Link to full article in PLOS Medicine: http://dx.doi.org/10.1371/journal.pmed.1001562 

Médecins Sans Frontières (MSF) has taken another bold step, becoming the first humanitarian organisation to commit to a policy of sharing its medical data, for the purposes of public health research.

MSF recently announced its intentions to allow researchers access to the clinical and research data it collects, as part of monitoring and evaluating its medical humanitarian programmes. The policy aims to encourage as wide an audience as possible to make use of the MSF data, while respecting strict ethical principles to ensure patients’ privacy and medical confidentiality.

“We have an imperative to ensure that the data we collect can be used for the greater public health good,” said Leslie Shanks, part of the working group who helped to develop the data-sharing policy. “This is particularly important for the communities from which the data originated. Many of these datasets come from populations that are neglected or largely inaccessible due to conflict or geography. By opening the data up to other experts to analyse, we hope that we can stimulate improvements in medical and humanitarian practices that we might not have had the capacity or resources to deliver.”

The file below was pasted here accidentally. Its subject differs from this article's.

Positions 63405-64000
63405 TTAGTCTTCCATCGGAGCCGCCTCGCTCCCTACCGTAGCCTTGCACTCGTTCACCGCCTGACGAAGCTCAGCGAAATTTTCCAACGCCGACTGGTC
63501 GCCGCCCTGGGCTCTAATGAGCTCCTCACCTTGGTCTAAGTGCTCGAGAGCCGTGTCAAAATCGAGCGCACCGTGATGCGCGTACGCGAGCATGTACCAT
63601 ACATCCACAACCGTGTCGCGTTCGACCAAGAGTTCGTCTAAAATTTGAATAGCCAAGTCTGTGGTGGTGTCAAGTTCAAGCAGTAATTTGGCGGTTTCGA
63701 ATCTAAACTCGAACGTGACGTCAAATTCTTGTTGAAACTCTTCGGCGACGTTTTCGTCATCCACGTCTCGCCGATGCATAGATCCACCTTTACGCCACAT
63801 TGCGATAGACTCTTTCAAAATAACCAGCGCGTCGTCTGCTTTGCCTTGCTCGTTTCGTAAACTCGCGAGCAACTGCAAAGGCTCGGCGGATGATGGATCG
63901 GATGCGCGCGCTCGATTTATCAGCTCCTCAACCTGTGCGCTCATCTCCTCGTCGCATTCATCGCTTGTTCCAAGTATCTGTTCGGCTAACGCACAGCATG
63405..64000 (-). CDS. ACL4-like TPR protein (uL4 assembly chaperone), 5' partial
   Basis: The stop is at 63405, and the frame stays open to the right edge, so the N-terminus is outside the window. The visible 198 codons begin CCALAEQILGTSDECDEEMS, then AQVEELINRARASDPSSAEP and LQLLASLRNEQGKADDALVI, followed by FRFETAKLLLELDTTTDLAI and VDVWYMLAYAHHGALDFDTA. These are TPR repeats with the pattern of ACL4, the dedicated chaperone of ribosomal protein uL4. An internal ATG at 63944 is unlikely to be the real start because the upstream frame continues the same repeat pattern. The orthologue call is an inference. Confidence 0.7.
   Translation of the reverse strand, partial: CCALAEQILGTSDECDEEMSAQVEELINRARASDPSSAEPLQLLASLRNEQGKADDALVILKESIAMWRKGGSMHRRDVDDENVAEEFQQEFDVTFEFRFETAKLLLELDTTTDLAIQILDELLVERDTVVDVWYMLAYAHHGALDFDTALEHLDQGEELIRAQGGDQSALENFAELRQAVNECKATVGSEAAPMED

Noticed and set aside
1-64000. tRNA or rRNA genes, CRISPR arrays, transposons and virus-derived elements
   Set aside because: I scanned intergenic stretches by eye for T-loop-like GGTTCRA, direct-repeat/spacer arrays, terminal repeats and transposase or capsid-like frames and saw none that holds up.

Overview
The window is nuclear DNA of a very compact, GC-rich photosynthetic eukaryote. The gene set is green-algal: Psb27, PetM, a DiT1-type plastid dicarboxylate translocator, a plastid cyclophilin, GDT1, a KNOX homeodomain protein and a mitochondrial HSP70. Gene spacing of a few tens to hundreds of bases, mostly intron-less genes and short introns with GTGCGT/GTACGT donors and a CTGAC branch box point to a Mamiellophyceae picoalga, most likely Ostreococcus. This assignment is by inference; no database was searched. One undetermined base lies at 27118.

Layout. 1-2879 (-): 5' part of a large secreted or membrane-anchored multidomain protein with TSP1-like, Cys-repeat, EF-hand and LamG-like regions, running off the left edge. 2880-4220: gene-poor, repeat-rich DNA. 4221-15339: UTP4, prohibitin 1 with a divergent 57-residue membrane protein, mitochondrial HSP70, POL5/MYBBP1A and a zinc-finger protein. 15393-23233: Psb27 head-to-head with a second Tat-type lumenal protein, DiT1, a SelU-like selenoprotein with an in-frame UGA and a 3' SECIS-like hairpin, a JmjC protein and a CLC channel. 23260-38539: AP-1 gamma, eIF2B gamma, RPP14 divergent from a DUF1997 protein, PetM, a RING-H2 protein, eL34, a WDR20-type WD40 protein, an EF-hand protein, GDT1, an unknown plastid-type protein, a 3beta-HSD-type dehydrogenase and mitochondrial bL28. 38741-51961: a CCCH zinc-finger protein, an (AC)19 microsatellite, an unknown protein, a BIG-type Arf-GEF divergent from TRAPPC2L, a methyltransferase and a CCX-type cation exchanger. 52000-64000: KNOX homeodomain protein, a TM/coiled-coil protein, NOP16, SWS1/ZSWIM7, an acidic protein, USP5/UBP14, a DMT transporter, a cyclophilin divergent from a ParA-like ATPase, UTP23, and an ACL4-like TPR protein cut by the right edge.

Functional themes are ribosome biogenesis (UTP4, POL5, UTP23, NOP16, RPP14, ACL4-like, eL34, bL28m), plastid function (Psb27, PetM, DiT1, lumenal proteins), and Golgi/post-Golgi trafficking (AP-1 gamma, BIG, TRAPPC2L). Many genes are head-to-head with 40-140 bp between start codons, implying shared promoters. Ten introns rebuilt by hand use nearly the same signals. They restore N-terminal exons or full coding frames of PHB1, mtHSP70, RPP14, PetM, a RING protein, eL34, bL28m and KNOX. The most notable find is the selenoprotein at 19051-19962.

The move builds on a history of successes.  Previous data-sharing efforts by MSF have helped to validate shorter follow-up times for treating sleeping sickness, and contributed to global recommendations for treating multi-drug resistant tuberculosis (MDR-TB), which formed the basis of revisions to World Health Organisation MDR-TB treatment guidelines.

Initially, it will be data from MSF’s treatment of these diseases, as well as from HIV, that will be included in the data repository – as they represent some of the most extensive clinical and research datasets that MSF holds. The final catalogue is still in development.  All data that fall under the scope of the data-sharing policy will be eligible for inclusion. While MSF has the ambition to work towards providing full open access to some datasets, most data will be shared through a managed access procedure. Since MSF works largely with vulnerable populations, this managed access procedure will ensure that the safety of the individuals and communities involved is not compromised.

By making public its ambitions, MSF hopes to prompt other humanitarian actors to consider similar data-sharing initiatives.

“Our primary motivation for collecting data and conducting research is to improve MSF’s delivery of emergency medical aid,” said Shanks. “We need to use our resources wisely: balancing how we collect and maintain the quality of our data, while minimising the burden on staff at the front line of our humanitarian relief efforts. I hope this initiative will stimulate further thought, and encourage responsible high-quality data sharing and analysis, to improve the lives of those populations most in need.”

Link to full article in PLOS Medicine: http://dx.doi.org/10.1371/journal.pmed.1001562